The 1972 Tokyo Anti-Pollution Exhibition opened on Saturday (25 March) in the Japanese capital's International Trade Centre.
The 1972 Tokyo Anti-Pollution Exhibition opened on Saturday (25 March) in the Japanese capital's International Trade Centre. The theme is "Toward Creating a Non-Pollution Society", and there are 288 companies taking part. The exhibitors are not only from Japan, but also from other countries including the United States, Great Britain, Sweden, West Germany and Switzerland.
This year's exhibition is the second--last year, some 170 companies participated and attracted 170,000 visitors during its six days.
In the 1972 exhibition--which lasts until Thursday (March 30), a Items to prevent air and water pollution are on display, as are equipment to handle solid waste such as mud and plastic products.
The exhibition, sponsored by two Japanese publications, also includes measuring instruments and equipment to ease noise and vibration problems.
This film includes material from the Visnews Library showing Tokyo's own pollution problems--which are among the worst in the world.
SYNOPSIS: Tokyo is said to be plagued by some of the world's worst pollution. Traffic congestion and exhaust fumes are commonplace and the bad air has even killed threes on the streets. But on Saturday, the 1972 Tokyo Anti-Pollution Exhibition opened in the capital's International Trade Centre with hundreds of examples of equipment designed to ease the problem. Japan's pollution problem is caused in part by the country's rapid economic growth. And in recent years the government has taken many steps in an effort to control the problem.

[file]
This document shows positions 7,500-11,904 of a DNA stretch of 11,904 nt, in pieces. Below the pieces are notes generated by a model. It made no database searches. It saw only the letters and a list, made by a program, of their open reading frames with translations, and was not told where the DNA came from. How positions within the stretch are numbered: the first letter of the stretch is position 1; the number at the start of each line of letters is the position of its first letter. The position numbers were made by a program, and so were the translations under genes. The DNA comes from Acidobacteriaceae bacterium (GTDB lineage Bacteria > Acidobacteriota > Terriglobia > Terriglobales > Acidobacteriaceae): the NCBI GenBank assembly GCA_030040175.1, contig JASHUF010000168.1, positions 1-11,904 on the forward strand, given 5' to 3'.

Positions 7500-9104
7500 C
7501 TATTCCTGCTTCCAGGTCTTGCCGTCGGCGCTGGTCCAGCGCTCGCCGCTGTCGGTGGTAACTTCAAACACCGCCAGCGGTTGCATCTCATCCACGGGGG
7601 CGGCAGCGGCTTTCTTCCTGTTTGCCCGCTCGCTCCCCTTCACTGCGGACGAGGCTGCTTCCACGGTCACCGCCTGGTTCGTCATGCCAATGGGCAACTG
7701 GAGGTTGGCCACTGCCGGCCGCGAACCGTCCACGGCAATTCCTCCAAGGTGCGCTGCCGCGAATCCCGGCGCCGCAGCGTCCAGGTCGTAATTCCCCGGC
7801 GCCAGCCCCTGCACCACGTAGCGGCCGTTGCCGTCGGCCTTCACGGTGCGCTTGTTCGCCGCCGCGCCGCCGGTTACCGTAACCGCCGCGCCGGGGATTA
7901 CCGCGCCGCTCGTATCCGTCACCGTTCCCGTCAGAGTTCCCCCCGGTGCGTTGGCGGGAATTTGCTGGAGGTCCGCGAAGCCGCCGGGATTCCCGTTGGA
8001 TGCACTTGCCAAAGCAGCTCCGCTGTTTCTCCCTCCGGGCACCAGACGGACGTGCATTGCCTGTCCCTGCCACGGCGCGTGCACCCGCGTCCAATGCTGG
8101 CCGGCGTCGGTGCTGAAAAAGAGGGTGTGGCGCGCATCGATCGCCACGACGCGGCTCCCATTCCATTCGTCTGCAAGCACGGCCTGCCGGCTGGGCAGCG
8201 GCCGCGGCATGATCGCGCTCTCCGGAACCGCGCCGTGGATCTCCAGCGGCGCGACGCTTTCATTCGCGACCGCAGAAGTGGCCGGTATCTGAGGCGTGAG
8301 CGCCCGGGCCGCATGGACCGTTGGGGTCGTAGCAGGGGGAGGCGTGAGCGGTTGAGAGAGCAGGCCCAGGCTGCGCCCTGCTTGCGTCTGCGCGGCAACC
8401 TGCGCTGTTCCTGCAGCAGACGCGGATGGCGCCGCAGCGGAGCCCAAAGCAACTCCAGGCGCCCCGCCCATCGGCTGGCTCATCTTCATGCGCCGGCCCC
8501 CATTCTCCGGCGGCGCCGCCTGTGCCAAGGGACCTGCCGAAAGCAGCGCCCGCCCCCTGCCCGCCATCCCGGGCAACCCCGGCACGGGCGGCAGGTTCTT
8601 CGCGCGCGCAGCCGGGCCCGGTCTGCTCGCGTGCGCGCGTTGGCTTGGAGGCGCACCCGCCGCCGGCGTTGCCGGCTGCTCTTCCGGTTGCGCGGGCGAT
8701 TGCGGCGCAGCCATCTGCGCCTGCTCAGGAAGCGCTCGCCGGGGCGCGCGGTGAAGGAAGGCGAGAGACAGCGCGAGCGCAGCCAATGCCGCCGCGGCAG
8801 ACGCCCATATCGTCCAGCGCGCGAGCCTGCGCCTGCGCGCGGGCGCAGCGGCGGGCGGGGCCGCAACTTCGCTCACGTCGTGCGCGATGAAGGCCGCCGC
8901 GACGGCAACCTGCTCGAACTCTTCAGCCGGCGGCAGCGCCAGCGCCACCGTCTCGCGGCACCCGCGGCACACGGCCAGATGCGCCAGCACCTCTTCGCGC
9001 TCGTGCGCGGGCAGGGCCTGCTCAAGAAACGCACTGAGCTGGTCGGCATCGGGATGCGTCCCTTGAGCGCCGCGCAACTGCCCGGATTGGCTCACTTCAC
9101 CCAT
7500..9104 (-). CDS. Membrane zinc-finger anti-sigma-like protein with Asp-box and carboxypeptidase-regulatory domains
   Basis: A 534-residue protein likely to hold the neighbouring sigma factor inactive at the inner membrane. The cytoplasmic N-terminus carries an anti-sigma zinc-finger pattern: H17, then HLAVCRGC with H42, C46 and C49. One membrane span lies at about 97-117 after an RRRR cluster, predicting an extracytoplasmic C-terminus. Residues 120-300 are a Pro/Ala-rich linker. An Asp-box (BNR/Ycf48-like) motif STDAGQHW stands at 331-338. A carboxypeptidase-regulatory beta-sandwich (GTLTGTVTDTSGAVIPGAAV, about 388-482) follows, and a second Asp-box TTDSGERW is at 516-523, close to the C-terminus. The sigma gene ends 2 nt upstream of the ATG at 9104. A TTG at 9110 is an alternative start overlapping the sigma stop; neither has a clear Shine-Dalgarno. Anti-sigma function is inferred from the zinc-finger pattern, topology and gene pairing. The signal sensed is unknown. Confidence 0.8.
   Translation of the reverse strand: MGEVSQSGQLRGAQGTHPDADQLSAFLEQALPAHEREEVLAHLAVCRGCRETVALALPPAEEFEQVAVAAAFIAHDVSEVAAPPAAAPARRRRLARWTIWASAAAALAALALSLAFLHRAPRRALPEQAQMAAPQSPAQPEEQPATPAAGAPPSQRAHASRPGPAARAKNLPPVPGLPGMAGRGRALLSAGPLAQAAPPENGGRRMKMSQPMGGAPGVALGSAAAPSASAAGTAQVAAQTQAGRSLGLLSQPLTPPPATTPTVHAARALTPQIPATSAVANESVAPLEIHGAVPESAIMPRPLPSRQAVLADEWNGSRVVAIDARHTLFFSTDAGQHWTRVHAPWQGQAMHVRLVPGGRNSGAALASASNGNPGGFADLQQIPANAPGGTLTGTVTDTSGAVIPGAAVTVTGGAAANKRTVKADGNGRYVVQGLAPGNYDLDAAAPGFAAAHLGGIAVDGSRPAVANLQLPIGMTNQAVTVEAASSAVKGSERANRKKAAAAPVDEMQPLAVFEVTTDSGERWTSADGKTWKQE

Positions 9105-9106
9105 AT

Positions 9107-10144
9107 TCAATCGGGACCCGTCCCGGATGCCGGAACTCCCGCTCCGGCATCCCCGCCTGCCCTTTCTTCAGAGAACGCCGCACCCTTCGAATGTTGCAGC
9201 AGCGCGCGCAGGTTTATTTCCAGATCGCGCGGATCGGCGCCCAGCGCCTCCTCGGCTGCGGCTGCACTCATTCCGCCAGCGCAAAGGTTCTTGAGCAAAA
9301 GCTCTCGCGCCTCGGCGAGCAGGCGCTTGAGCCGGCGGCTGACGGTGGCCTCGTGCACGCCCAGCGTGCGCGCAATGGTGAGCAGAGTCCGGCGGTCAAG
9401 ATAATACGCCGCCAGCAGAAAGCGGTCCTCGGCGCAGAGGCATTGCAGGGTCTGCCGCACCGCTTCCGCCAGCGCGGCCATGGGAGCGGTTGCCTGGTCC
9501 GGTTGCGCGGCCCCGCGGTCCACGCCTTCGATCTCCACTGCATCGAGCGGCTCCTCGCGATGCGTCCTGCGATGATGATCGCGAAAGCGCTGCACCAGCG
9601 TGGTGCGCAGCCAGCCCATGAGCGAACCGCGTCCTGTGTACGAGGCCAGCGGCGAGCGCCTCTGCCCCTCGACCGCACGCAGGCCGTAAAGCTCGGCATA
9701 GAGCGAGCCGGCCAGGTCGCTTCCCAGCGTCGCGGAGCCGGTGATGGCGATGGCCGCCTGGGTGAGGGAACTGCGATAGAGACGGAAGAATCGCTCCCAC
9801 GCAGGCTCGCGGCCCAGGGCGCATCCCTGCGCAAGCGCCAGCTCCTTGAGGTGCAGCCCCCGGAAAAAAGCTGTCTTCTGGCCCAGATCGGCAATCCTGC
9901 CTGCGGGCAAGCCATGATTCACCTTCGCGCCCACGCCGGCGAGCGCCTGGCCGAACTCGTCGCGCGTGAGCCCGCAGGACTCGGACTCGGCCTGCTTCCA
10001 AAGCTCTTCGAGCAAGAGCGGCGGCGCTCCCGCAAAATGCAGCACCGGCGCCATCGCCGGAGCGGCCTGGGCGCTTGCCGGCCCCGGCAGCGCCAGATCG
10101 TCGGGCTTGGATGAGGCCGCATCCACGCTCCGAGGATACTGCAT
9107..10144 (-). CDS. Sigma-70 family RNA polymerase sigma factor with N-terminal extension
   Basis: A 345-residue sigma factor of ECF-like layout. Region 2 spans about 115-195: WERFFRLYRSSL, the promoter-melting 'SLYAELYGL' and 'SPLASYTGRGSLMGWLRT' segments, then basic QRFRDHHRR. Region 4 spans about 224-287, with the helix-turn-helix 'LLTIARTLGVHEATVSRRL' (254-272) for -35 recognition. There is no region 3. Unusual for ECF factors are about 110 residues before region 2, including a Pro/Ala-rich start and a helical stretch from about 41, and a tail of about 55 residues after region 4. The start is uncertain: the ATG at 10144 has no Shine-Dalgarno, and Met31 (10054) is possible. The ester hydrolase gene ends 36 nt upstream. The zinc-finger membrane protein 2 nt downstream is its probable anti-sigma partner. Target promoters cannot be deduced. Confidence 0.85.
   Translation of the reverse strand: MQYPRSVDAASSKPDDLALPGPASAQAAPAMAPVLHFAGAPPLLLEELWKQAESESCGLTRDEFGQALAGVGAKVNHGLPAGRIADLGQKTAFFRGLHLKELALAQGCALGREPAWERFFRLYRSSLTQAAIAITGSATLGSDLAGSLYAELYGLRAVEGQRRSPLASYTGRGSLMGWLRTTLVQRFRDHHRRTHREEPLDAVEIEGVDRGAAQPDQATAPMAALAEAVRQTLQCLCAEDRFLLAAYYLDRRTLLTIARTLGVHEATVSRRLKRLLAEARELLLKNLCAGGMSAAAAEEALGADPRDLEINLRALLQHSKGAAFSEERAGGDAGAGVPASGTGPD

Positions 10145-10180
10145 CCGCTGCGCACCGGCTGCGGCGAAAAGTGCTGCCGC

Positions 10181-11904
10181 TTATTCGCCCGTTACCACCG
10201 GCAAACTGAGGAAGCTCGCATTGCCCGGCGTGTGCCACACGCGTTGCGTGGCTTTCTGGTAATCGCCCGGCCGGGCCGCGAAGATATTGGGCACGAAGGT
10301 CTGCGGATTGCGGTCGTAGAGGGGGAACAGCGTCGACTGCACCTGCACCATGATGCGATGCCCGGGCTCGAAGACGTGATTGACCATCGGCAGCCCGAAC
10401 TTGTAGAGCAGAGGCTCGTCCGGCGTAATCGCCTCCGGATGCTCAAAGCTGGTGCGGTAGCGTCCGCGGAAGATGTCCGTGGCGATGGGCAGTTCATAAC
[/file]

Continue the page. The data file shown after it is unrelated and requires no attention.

A problem affecting many areas is solid waste--and this incinerator is one way to handle it.
This Japanese machines cleans harmful exhausts by extracting all pollutants and neutralising what's left with water. In all, there are 288 companies taking part. They're from Japan, Europe and the United States. The exhibition goes on until next Thursday, and the organisers are hoping to attract many visitors. Last year's exhibition--the first--was viewed by a hundred and seventy thousand people. The exhibition is sponsored by two Japanese publications.
This machine, also form Japan, purifies water by extracting harmful chemicals. It's also said to make the water taste better.
This is a Japanese dehydration incinerator. It first dries the water from a substance and then burns everything also that's left--except for metals. The theme this year at the exhibition is "Towards Creating a No-Pollution Society", and a wide variety of devices for attacking the problem are on show, including means of beating air pollution.